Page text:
The Book of Job: A Whirlwind of Confusion

An ambiguous divine speech is the subject of great scholarly debate.

Print this page Print this page

In God We Trust

Most interpreters agree that the ultimate theme of the book is the nature of the righteous man's faith in God. As Leon Roth states, "The book of Job turns on the question of the nature of religion: Can man serve God for naught?…When Job says, 'Though he slay me, yet will I trust in Him' (13:15) [The second half of this verse may also be rendered, "yet will I argue with him.".ed.], he vindicates both himself and God."

The book reaffirms Job's trust in God‑-and God's trust in Job. In teaching that piety must be unselfish and that the righteous sufferer is assured not of tangible reward but of fellowship with God, biblical thought about justice, retribution, and providence reaches a climax‑-and a limit.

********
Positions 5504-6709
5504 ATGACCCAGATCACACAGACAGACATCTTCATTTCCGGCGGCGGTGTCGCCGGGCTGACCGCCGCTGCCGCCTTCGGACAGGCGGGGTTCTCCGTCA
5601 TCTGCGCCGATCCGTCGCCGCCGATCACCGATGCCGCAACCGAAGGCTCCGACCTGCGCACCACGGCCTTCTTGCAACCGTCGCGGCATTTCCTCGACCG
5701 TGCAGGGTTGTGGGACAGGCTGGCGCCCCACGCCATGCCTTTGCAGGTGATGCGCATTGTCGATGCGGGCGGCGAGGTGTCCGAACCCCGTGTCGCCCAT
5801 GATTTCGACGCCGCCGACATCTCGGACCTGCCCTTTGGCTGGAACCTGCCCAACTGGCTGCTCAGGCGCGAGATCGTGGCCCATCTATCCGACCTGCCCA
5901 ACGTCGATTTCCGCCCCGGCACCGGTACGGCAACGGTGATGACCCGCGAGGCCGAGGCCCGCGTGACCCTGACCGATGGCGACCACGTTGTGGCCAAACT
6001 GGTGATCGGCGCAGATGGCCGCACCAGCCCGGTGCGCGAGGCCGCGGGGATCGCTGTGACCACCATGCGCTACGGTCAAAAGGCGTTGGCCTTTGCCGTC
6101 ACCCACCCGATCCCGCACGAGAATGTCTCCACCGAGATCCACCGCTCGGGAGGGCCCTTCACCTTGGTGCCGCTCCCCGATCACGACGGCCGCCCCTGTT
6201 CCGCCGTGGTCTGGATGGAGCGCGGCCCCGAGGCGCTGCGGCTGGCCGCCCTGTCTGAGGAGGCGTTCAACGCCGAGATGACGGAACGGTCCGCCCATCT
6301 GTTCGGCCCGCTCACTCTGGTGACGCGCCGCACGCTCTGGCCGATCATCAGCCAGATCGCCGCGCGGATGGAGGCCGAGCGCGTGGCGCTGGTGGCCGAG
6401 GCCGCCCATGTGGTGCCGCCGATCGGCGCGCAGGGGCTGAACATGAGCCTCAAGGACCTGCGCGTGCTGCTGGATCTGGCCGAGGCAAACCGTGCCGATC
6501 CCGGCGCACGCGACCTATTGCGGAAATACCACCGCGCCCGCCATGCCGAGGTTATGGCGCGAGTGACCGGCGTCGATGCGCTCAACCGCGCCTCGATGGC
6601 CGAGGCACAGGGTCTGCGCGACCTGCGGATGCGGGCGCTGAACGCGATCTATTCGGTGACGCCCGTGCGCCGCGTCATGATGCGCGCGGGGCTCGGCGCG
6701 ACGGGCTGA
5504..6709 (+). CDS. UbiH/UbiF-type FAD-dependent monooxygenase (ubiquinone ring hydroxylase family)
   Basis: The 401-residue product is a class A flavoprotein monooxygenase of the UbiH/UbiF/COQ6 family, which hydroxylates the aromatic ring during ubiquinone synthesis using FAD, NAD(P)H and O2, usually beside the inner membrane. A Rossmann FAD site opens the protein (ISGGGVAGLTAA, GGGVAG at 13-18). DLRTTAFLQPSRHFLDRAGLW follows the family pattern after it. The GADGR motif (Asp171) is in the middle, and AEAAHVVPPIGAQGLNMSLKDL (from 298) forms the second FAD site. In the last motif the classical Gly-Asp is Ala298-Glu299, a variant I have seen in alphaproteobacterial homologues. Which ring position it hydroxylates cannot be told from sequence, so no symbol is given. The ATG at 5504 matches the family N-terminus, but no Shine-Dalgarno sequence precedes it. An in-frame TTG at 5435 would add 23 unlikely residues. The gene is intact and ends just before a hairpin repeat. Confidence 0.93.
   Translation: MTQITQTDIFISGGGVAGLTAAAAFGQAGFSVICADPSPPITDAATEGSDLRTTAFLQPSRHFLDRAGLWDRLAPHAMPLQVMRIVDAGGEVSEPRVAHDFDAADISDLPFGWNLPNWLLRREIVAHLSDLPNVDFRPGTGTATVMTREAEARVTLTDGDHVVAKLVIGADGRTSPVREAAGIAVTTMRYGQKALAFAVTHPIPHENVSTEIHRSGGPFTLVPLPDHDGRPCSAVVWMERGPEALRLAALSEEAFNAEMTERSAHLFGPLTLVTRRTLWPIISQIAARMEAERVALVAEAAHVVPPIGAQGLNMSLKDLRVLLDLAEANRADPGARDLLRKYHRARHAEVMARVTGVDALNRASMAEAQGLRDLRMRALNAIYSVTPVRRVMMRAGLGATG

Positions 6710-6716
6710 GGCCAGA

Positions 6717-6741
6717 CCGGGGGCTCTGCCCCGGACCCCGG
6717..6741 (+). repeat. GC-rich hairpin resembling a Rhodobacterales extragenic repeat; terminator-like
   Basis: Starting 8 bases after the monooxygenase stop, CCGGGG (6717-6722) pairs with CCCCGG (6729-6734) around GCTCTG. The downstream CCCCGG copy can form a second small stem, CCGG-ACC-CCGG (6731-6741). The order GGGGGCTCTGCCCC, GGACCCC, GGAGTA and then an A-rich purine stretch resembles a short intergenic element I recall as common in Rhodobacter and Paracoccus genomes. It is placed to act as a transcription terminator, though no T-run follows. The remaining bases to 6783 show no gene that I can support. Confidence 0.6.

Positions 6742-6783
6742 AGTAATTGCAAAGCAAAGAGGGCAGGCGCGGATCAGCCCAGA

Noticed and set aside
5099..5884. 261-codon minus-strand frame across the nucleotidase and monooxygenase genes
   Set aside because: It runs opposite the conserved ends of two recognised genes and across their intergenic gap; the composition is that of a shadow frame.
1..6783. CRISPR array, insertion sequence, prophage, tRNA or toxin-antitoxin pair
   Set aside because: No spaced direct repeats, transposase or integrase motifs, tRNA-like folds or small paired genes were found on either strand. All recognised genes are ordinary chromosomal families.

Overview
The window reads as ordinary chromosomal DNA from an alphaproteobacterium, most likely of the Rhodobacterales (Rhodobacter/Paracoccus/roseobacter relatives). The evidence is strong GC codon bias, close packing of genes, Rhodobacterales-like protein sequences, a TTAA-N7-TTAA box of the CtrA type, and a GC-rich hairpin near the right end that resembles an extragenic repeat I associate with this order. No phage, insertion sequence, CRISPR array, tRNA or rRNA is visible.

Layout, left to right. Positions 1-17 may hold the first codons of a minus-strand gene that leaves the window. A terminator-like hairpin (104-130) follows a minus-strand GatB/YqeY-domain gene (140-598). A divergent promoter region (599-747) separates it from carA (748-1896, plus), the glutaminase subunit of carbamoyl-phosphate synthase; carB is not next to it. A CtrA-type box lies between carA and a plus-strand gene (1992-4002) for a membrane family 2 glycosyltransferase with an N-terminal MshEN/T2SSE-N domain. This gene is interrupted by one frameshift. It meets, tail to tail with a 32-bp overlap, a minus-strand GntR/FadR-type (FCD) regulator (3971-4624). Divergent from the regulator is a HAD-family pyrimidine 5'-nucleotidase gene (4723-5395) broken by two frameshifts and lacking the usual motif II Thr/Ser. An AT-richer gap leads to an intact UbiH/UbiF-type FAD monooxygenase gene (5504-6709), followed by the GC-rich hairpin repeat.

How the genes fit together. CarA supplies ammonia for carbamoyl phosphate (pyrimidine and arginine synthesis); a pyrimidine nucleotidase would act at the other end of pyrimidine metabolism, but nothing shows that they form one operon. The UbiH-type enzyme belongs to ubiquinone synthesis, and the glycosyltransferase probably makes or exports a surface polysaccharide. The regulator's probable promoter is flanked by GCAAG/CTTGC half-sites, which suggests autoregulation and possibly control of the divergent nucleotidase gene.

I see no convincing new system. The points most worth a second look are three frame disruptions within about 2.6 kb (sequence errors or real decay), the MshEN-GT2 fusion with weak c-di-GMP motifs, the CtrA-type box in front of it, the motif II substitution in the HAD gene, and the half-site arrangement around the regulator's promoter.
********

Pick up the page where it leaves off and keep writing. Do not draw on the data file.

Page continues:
One alternative that the author of Job did not consider was that the sufferings of the innocent might be compensated in a future life. The problem of theodicy is resolved through just this means in post-biblical Judaism.

Did you like this article?  MyJewishLearning is a not-for-profit organization.

Please consider making a donation today.

Robert M. Seltzer

Robert Seltzer is a Professor of History at Hunter College (CUNY).